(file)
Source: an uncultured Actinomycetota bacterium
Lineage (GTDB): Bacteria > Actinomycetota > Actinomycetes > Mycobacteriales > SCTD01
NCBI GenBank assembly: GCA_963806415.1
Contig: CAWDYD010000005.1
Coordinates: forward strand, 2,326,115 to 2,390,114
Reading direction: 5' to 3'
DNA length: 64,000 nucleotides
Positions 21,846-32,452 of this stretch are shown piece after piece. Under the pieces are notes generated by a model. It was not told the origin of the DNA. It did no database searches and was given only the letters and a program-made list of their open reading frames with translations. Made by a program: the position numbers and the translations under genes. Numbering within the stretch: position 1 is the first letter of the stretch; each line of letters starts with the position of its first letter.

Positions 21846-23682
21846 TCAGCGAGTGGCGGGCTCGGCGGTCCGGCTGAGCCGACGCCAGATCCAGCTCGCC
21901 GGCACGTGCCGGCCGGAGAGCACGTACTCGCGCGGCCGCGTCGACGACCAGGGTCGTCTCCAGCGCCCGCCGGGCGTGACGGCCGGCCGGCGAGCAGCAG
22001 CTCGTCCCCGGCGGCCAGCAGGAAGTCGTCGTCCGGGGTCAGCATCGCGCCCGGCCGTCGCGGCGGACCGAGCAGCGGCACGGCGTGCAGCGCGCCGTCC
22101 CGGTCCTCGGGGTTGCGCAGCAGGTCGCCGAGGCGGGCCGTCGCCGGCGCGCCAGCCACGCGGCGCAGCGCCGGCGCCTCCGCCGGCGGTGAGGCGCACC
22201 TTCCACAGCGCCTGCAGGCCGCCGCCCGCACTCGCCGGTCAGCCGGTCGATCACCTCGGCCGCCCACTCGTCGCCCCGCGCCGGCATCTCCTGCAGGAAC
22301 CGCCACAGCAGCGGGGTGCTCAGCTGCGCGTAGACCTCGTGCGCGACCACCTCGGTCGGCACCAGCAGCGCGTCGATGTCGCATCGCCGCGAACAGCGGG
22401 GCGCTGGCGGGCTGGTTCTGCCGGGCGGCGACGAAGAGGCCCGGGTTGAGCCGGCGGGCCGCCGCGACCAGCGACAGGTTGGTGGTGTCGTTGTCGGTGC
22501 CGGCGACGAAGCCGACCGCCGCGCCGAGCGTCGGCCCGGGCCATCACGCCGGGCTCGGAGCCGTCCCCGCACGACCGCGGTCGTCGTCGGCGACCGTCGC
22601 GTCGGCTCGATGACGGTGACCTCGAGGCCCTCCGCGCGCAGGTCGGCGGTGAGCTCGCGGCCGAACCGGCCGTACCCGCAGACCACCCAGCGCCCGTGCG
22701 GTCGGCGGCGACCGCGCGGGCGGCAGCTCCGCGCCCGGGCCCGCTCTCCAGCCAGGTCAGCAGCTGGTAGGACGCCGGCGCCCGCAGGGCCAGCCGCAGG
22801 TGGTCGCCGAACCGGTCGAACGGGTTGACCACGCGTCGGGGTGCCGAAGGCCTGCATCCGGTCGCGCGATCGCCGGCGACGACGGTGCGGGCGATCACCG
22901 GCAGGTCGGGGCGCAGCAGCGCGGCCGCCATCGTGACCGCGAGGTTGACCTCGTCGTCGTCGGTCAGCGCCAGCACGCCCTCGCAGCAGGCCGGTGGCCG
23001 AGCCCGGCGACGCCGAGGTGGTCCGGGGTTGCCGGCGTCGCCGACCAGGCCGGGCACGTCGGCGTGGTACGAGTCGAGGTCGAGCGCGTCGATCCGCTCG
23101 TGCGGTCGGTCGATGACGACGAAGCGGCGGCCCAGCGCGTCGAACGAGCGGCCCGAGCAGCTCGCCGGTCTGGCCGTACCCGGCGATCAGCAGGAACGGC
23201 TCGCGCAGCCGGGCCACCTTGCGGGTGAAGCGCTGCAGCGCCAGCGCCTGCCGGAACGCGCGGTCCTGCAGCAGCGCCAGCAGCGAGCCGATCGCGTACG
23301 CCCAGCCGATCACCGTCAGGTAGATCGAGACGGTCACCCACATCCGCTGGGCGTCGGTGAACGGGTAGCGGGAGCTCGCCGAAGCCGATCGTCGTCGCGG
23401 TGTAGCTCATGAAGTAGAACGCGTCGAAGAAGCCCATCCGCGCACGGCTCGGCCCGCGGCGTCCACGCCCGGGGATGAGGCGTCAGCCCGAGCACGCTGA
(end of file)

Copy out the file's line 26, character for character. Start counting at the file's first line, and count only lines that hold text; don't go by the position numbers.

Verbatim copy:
23401 TGTAGCTCATGAAGTAGAACGCGTCGAAGAAGCCCATCCGCGCACGGCTCGGCCCGCGGCGTCCACGCCCGGGGATGAGGCGTCAGCCCGAGCACGCTGA